Fast. Secure. Cost-efficient. And designed with your business goals in mind.


The all-in-one account to help your business grow internationally.

Help & Support

Learn how to get the most out of your World Account.

About Us

Learn more about WorldFirst and our brands.

Margin call explained

Forward contracts — today’s great rates, tomorrow

If you want to secure a rate but aren’t yet ready to make a transfer, you can choose a forward contract to fix a rate today for a specified date in the future. The great thing about a forward contract is that you know now exactly how much you’ll get when you’re ready to transfer. It helps you plan ahead, and protects you should rates move against you later. 

However, a forward contract could work against you if rates move in your favour after you have secured a rate. We strongly recommend that you chat through your options with one of our dedicated account managers before choosing what’s best for you.

Place a deposit to reserve a great rate

If you decide that a forward contract is the best choice for you, we’ll ask you to pay an initial deposit so that we can ‘hold’ this rate for you. The size of the margin call is a request for additional funds should your forward contract deposit decrease in value below a certain point. Place a deposit to reserve a great rate. The deposit will depend on the currency you want and when you want it and will be taken off the balance when you settle the contract.

We may ask you to top-up your initial deposit if the exchange rate moves significantly after you’ve guaranteed your rate. This is called a margin call and this document will help you understand when it applies and why.

A margin call is a request for additional funds should your forward contract deposit decrease in value below a certain point.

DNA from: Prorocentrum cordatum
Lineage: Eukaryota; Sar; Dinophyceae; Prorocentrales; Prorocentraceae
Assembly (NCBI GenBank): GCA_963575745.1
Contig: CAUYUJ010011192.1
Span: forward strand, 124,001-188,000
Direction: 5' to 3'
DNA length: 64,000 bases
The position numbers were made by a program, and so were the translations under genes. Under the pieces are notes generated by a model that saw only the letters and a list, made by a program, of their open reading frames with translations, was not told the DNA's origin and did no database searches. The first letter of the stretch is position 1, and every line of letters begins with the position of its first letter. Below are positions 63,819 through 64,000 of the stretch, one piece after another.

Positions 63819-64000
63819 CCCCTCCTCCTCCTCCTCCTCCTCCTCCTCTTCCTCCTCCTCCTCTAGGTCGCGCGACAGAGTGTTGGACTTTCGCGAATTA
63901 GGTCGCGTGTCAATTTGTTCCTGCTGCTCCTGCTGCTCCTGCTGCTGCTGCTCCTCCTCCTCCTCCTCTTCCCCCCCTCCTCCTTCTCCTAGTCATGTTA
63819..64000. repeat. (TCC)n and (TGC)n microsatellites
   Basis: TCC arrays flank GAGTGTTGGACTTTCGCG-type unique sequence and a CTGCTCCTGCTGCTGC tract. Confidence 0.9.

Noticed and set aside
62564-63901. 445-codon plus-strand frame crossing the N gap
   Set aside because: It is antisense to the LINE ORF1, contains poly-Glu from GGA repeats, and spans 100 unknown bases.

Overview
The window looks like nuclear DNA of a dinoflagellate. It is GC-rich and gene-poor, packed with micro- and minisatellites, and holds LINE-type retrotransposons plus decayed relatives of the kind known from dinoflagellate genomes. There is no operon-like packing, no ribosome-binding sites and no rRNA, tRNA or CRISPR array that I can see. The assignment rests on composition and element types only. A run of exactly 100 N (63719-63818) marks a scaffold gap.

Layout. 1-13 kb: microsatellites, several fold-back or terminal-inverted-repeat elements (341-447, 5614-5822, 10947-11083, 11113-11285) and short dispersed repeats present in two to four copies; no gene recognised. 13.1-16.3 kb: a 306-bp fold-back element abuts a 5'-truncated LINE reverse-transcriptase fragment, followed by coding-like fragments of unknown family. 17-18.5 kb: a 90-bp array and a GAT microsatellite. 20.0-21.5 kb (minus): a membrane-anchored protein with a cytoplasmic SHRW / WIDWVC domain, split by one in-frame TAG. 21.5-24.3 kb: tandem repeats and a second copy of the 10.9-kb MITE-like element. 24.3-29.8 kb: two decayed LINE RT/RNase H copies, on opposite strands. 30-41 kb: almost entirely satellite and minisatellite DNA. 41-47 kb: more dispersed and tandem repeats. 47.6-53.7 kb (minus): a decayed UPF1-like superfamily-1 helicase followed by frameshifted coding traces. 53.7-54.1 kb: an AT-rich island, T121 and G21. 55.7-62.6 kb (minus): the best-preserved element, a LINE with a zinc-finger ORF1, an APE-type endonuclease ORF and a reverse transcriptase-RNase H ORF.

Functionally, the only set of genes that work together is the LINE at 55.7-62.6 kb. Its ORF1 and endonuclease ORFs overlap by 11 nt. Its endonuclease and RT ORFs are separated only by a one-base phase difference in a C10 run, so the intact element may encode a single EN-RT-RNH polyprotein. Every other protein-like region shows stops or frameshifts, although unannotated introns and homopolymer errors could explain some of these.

How does this work in practice?

Let’s say that you intend to transfer £500,000 to Spain to pay a supplier for goods in three months’ time. You’ve been keeping an eye on the exchange rate and it has hit a level that you like – let’s say 1.15. The thing is, you don’t actually need to transfer the money yet. So you call us and ‘book’ that rate of 1.15 and, to secure it, we ask you for a 5% deposit of £25,000.

Currency selling amountExchange rate on 1 JanCurrency buying value5% deposit needed on 1 JanBalance due on 1 April

So far so good. Now, say in the time between the point at which you had secured your rate, and your trade reaches maturity, the exchange rate moves significantly against the rate you have secured.

This creates a negative exposure on your account, and to cover this exposure we will ask you to ‘top up’ the deposits held on your account, this is called a ‘margin call’


Margin call: a deposit top-up

Imagine that Euros move from 1.15 when you agreed your rate on 1st January to 1.20175 just one month later.

This means that if you were unable to complete your transfer we would have to sell the €575,000 back at a rate of 1.20175 and get £478,468.90 in return – less than the £500,000 we bought them for.

The difference – in this case £21,531.10 – is a potential loss for us and a negative exposure on your account.